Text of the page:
of Iraqجمهورية العراق (Arabic) کۆماری عێراق (Kurdish)FlagCoat of armsMotto: الله أكبر (Arabic) "Allahu Akbar" (transliteration) "God is the Greatest"Anthem: "Mawtini" "موطني" (English: "My Homeland")Capital and largest city Baghdad 33°20′N 44°26′E / 33.333°N 44.433°E / 33.333; 44.433Official languagesArabic KurdishReligion IslamDemonym IraqiGovernment Federal parliamentary republic•&#
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Interview
An interview is a conversation where questions are asked and answers are given.[1] In common parlance, the word "interview" refers to a one-on-one conversation with one person acting in the role of the interviewer and the other in the role of the interviewee. The interviewer asks questions, the interviewee responds, with participants taking turns talking. Interviews usually involve a transfer of information from interviewee to interviewer, which is usually the primary purpose of the interview, although information transfers can happen in both directions simultaneously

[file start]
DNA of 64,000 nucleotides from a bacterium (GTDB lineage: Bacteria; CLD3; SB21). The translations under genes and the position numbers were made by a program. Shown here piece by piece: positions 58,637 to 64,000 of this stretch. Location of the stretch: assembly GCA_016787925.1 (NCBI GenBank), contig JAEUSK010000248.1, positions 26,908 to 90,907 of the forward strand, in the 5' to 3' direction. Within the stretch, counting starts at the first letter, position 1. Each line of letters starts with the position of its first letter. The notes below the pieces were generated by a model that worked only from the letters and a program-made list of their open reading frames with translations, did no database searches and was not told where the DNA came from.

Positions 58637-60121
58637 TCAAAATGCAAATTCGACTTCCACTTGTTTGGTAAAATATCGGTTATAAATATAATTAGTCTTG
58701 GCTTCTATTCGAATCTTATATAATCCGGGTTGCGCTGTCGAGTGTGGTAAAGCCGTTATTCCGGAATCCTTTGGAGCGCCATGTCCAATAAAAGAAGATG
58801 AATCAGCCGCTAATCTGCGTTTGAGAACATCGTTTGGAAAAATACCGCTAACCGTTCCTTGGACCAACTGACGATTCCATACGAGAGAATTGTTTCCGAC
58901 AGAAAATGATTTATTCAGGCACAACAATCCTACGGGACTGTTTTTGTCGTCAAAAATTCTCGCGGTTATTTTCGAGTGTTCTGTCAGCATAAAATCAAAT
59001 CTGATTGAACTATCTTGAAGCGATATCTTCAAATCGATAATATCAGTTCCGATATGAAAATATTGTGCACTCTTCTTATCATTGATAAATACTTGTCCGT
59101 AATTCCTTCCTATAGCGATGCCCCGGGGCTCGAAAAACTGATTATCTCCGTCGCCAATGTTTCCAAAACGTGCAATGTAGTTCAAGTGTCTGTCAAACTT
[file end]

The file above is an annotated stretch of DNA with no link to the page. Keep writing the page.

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Algeria
Coordinates: 28°N 2°E / 28°N 2°E / 28; 2People's Democratic Republic of Algeria الجمهورية الجزائرية الديمقراطية الشعبية (Arabic) ⵟⴰⴳⴷⵓⴷⴰ ⵜⴰⵎⴻⴳⴷⴰⵢⵜ ⵜⴰⵖⴻⵔⴼⴰⵏⵜ ⵜⴰⵣⵣⴰⵢⵔⵉⵜ (Berber) République Algérienne Démocratique et Populaire (French)FlagEmblemMotto: بالشّعب وللشّعب By the people and for the people[1][2]Anthem: Kassaman (English: "We Pledge")Location of  Algeria  (dark green)Capital and largest city Algiers 36°42′N 3°13′E / 36.700°N 3.217°E / 36.700; 3.217Official languagesArabic[3] Berber[4]Other languagesFrench (business and education)[5] Darja
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Television
Television
Television
(TV) is a telecommunication medium used for transmitting moving images in monochrome (black and white), or in colour, and in two or three dimensions and sound. The term can refer to a television set, a television program ("TV show"), or the medium of television transmission. Television
Television
is a mass medium for advertising, entertainment and news. Television
Television
became available in crude experimental forms in the late 1920s, but it would still be several years before the new technology would be marketed to consumers. After World War II, an improved form of black-and-white TV broadcasting became popular in the United States and Britain, and television sets became commonplace in homes, businesses, and institutions